Anjou who writes bogus genealogies.'" The writer(CURFMAN) learned, after
publication of his book, that during the early part of this century there
was a researcher called Anjou, capable of falsification as well as accuracy,
who was known of by genealogists then. However, no direct evidence was found
to establish whether Anjou actually worked on this Padoc-Paddoc lineage, and
if he had done so whether his work was valid or not. (I FIND IT CURIOUS THAT
CURFMAN, A PROFESSIONAL RESEARCHER WAS UNAWARE OF ANJOU'S BOGUS GENEALOGIES
WHEN HE PUBLISHED "THE PADDOCK GENEALOGY". HE LEAVES THE FRENCH ANCESTRY UP
IN THE AIR. AS I MENTIONED A YEAR OR SO BACK IN AN EARLIER POST, HIRAM
LESTER PADDOCK WAS WEALTHY ENOUGH TO HAVE HIRED ANJOU; THUS THE REASON FOR
THE EXCHANGE ABOUT BOGUS GENEALOGIES. NO ONE SHOULD HAVE THE FRENCH ANCESTRY
IN A FAMILY HISTORY WITHOUT SOME MENTION OF IT AS A CAVEAT, BEING UNPROVED
AND PERHAPS INVENTED.) The above mentioned find of the Somerset Herald of
Arms in 1972 relative to the claim of Banks that Robert Paddock, the
emigrant to Plymouth Colony, came from High Ham, Somersetshire, England,
entailed the following. Had the emigrant come from this Somerset family, he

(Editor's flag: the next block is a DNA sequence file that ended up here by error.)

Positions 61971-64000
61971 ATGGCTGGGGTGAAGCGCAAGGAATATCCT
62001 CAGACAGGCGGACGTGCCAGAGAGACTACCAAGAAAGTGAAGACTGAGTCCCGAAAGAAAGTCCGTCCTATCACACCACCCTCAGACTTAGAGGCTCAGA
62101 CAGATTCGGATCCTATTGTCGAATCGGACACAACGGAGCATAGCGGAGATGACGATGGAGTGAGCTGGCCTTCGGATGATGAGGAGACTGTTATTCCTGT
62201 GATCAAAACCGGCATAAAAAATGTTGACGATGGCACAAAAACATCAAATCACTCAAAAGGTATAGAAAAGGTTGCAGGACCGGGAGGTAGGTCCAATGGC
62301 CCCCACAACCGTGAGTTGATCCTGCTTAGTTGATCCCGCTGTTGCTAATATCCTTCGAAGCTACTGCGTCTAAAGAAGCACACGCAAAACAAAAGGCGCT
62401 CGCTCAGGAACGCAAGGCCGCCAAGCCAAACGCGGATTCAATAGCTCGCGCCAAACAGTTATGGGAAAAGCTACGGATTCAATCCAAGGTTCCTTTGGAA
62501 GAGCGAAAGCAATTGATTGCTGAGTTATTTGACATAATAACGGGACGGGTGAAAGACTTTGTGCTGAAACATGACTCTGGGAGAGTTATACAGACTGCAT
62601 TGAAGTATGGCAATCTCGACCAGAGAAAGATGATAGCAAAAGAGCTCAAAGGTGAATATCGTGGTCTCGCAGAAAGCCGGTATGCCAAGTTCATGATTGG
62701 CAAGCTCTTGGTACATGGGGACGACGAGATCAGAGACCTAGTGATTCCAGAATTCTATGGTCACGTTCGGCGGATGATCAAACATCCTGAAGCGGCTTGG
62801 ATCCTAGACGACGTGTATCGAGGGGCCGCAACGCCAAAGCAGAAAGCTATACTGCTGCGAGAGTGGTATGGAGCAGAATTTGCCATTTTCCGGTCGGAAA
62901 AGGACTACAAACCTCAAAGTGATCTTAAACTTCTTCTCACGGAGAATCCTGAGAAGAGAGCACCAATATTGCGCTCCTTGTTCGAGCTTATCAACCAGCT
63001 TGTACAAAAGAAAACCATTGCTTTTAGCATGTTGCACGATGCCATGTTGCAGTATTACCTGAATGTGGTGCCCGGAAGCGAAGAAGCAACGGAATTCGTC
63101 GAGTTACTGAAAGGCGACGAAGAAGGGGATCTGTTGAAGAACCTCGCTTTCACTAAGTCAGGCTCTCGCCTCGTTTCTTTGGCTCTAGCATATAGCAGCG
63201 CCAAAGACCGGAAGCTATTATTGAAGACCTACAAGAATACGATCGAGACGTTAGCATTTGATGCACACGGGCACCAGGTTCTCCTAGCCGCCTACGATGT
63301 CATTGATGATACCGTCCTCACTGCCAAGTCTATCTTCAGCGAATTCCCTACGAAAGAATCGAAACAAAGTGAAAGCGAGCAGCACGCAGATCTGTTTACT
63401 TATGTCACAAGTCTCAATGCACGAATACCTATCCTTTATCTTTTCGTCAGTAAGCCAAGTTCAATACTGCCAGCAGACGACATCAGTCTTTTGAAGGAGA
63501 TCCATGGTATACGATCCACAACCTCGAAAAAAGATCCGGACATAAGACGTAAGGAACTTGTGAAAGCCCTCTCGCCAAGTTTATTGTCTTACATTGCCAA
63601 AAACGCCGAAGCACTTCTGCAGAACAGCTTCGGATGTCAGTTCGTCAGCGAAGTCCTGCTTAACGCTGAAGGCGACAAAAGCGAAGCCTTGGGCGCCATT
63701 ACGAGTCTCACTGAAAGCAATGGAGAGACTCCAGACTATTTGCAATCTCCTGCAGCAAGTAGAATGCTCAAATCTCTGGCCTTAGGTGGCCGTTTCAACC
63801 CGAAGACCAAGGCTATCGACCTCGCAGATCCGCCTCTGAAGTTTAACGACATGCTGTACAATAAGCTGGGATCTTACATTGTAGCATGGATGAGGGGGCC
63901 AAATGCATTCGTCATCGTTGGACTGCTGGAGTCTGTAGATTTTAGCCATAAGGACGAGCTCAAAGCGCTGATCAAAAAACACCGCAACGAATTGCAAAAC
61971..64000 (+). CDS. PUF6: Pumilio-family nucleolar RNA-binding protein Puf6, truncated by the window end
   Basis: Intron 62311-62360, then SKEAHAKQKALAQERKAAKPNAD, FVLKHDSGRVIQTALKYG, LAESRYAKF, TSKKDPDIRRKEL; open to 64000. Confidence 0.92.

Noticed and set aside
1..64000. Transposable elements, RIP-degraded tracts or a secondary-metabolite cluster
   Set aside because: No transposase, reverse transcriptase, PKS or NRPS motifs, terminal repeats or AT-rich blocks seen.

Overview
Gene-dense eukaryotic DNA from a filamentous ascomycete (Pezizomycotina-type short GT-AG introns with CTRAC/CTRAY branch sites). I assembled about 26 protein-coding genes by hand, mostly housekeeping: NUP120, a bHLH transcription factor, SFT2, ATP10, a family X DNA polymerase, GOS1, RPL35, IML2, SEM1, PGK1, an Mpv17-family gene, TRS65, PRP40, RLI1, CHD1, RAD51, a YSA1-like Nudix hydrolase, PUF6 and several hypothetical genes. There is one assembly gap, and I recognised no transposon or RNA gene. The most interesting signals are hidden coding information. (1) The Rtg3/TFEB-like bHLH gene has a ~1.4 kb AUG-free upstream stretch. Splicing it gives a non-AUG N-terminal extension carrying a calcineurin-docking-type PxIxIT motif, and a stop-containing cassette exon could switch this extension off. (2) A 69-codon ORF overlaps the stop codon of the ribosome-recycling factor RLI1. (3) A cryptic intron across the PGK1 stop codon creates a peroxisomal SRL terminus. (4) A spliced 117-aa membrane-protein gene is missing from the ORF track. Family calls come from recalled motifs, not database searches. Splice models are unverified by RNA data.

would have to have been the Robert, baptized 5 August 1605, son of Thomas
and Agnes (Wilcox) Paddock, who had by his wife Alice four children, Thomas,
Mary, Joanna and Robert, all baptized from 1640 through 1646. And so this
Robert was living in England in 1646 the year the emigrant ivas appointed
Constable of Plymouth Colony.
In summary, I see three main conclusions from the articles (Cited below).
Curfman amended his 1977 book in 1979 to more clearly explain William Palmer
son in law in the PADDOCK household, but Carleton Palmer really put hings
Curfman further indicated the lack of hard proof and possible
falsification of the French part of his "Paddock Genealogy".
Most importantly, Robert PADDOCK indeed did have three wives.
Extracts (modified) above taken from:
1. (The COLONIAL GENEALOGIST , Volume XIII, No. 2,Issue 48, 1990 page 33)
Augustan Society, Inc. P.O. Box 771267 Orlando, FL 32877-1267 OMNIBUS 9 :
101 The William Palmers of Plymouth Colony Revisited The Two Wives of
William Palmer, Jr. (2) Another Version by Carlton A. Palmer, Jr. .
2. THE COLONIAL GENEALOGIST Numbers 1-2, Issues 43-44, 1984, Page 3.
Augustan society, Inc. P. O. Box 771267 Orlando FL 32877-1267 THE
CIRCUMSTANTIAL EVIDENCE LEADING TO A POSSIBLE SOLUTION TO THE
PALMER-PADDOCK PUZZLE" AND OTHER PUZZLING EVENTS IN EARLY PLYMOUTH COLONY By
Carlton A. Palmer
3. THE COLONIAL GENEALOGIST Volume XII, Number 3, Issue Number 45 Page 112.
1985 Augustan Society, Inc. P.O. Box 771267, Orlando, FL 32877-1267
Genealogical Gleanings of the Early Palmer Families of New England and some
Circumstantial Conclusions Regarding the Origin of William Palmer of
Plymouth Colony By Carlton A. Palmer, Jr., MAS
4. THE COLONIAL GENEALOGIST Volume IX, Number 4, Number 34, Page 195. May
1979 The Augustan Society, Inc. P.O. Box 771267, Orlando, FL 32877-1267 The
Wives of Robert Paddock of Plymouth Colony by Robert Joseph Curfman, MA,